Even the most neophyte political operative knows how to compare the size of two crowds by looking at aerial photographs and subway ridership numbers. Probably every junior Hill staffer understands how offensive it is to liken the work of a federal employee to that of Nazis. And anyone who ever won a close contest for Congress understands the evidence would be unavoidable if three out of every 100 ballots in their race had been cast fraudulently for the other guy. (That would translate into 4 million out of the 136.6 million votes cast for president last year, the midpoint of Trump’s false assertion about the number of illegal votes for Hillary Clinton.)

In other words, the congressional community hasn’t been fooled or swayed by Trump’s initial round of presidential prevaricating.

But the stakes are about to get much higher, with the facts at issue getting much more complicated and much more credibly open to interpretation.

The real work of lawmaking is about to begin — once Trump finishes signing the initial wave of presidential directives and executive orders to advance many of his campaign promises, and once this week’s bicameral Republican congressional retreat in Philadelphia is followed by next week’s parallel strategy and planning session for Democratic senators and House members in Baltimore. After that, there will be a sustained slog through the end of July, a welter of activity in the fall and then another spurt a year from now, after which political maneuvering for the 2018 midterm election will start to take hold.

Consideration of virtually every bill will be fueled with competing studies, surveys and sorting of historical data. But there are two categories of evidence that all parties in the deliberations, and both political parties, have customarily agreed will be the unsullied baselines for the debate: the empirical data, as gathered by executive branch agencies, and the projections of the fiscal consequences for every policy change, as calculated by the legislative branch.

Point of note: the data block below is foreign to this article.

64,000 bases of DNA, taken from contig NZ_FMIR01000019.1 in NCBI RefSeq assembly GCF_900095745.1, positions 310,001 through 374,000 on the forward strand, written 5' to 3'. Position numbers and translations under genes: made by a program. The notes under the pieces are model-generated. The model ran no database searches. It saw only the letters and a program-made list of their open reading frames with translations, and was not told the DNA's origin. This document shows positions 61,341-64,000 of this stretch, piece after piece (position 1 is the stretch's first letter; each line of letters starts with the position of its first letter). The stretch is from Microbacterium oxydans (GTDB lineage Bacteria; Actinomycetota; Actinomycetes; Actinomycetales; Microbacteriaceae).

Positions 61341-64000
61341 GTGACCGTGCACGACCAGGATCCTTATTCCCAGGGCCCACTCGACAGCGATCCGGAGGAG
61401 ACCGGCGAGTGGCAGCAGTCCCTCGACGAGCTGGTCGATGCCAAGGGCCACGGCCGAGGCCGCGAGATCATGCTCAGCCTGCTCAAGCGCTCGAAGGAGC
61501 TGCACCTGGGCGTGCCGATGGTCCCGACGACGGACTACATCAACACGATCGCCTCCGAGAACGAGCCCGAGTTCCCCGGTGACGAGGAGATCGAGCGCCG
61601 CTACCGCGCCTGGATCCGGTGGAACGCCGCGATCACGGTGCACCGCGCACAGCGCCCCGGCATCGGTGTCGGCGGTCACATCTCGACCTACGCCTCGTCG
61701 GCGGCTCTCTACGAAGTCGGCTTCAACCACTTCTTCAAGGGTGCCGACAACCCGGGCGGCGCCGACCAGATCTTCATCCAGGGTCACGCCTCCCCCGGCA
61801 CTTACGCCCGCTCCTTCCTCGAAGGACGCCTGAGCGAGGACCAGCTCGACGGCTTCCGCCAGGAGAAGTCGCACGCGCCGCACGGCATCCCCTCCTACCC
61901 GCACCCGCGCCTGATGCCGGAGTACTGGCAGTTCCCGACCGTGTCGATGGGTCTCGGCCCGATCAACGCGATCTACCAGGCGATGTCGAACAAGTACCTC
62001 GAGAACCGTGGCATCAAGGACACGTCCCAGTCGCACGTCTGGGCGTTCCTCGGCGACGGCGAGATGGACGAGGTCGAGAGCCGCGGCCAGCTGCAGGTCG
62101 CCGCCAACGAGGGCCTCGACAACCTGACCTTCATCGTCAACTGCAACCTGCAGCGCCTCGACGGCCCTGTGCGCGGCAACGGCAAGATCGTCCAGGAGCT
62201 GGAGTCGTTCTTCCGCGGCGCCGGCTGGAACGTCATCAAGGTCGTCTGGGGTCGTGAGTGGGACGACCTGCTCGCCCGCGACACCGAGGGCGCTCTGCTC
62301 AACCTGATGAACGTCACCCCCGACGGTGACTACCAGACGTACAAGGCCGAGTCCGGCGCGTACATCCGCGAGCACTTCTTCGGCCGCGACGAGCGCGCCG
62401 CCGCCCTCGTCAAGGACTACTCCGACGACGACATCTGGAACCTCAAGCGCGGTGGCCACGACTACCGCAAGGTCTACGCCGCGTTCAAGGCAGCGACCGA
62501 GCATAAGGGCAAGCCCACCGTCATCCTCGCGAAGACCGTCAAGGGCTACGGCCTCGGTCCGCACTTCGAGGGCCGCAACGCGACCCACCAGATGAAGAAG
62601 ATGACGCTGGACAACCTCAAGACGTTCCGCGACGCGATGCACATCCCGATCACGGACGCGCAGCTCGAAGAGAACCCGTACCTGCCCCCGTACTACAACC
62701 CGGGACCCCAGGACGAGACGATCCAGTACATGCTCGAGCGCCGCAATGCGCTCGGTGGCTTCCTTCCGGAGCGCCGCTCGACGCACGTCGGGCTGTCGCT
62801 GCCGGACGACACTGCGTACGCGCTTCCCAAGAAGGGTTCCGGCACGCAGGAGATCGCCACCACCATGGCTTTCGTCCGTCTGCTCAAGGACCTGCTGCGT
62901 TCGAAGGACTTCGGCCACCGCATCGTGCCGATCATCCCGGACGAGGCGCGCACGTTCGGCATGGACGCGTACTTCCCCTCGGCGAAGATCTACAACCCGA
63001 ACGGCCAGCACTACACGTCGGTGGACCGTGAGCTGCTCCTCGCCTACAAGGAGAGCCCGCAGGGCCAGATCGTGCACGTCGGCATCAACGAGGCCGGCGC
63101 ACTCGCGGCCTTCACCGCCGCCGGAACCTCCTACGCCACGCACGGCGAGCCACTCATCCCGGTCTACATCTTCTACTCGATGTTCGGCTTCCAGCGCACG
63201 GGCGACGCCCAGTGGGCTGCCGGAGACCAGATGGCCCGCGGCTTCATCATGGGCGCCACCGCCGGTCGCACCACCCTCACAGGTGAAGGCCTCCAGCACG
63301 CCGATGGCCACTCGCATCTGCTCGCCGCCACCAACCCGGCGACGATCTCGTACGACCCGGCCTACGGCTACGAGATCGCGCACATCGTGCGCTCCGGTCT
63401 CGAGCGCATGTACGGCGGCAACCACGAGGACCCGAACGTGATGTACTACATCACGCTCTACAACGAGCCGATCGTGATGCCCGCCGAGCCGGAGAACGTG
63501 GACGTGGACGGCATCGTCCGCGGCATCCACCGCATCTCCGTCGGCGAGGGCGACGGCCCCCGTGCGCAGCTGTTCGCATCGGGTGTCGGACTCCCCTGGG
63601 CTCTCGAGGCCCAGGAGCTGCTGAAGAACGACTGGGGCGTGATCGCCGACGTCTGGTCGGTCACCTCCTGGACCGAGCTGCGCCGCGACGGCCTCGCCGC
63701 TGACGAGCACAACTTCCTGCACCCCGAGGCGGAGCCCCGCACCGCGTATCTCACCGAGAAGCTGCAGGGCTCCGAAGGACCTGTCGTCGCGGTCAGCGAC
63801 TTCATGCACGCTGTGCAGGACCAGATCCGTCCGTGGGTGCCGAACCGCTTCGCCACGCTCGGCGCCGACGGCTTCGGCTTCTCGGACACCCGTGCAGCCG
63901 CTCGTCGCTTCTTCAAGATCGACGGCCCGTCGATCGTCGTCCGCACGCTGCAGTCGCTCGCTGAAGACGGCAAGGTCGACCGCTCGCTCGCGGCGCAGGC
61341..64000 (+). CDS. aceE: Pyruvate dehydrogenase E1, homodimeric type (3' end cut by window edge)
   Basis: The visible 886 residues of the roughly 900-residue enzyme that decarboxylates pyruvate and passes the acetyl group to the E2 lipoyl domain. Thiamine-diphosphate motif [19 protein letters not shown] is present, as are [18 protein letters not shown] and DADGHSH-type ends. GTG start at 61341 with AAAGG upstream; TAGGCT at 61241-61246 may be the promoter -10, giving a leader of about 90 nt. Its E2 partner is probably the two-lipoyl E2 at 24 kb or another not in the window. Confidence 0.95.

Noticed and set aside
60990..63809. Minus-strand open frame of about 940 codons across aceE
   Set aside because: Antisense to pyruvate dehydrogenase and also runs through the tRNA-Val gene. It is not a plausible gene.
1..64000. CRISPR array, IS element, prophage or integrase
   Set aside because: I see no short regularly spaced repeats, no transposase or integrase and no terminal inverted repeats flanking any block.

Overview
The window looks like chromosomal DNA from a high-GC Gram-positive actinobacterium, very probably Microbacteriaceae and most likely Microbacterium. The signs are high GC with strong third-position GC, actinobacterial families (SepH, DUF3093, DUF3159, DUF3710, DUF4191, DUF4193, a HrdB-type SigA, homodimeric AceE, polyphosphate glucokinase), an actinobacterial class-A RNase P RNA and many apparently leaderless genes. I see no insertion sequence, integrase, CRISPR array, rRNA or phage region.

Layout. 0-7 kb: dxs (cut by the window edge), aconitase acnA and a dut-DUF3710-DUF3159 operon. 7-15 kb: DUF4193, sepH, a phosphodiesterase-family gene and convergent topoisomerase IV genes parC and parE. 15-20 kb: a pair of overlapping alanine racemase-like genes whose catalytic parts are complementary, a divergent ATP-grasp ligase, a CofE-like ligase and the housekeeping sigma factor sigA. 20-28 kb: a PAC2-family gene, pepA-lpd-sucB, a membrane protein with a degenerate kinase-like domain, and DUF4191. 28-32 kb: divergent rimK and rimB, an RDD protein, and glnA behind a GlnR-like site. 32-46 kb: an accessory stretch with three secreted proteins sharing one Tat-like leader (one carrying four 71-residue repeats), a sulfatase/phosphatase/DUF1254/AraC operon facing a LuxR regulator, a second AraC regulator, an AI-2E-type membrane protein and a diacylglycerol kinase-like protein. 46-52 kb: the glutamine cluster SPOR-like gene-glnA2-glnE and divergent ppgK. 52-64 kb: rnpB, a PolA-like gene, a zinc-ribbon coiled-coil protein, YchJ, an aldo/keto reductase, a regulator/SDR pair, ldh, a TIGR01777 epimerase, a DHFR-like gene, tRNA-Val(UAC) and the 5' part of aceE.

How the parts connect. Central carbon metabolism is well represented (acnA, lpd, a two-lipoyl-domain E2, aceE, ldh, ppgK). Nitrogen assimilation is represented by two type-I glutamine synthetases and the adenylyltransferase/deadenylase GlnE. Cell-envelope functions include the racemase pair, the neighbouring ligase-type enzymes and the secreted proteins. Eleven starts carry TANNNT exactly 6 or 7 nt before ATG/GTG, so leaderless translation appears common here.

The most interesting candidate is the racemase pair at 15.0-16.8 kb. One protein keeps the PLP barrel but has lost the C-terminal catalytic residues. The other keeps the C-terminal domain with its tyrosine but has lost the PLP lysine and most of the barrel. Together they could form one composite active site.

The nascent days of the Trump era have been marked by a crisp clampdown on the free flow of public information from the government, with officials at the EPA and the departments of Agriculture, Interior, Transportation and Health and Human Services told to stop issuing news releases or using their government social media accounts for even routine business until the messaging strategies from the new political bosses have been developed.

The Trump White House has already cast doubt on the reliability, or at least the utility, of one bedrock statistic: the national unemployment rate, which the Bureau of Labor Statistics most recently pegged at 4.7 percent for December. Trump, as a candidate, labeled the jobless number “one of the biggest hoaxes in American modern politics” and signaled his belief that the “real” figure is above 40 percent.

His choices to run the Treasury and Labor departments have demeaned the BLS number since their nominations, and this week, presidential spokesman Sean Spicer refused to use the official figure while on camera at the daily press briefing, arguing that “too often in Washington we get our heads wrapped around a number and a statistic,” instead of “the faces and the families and the businesses that are behind those numbers.”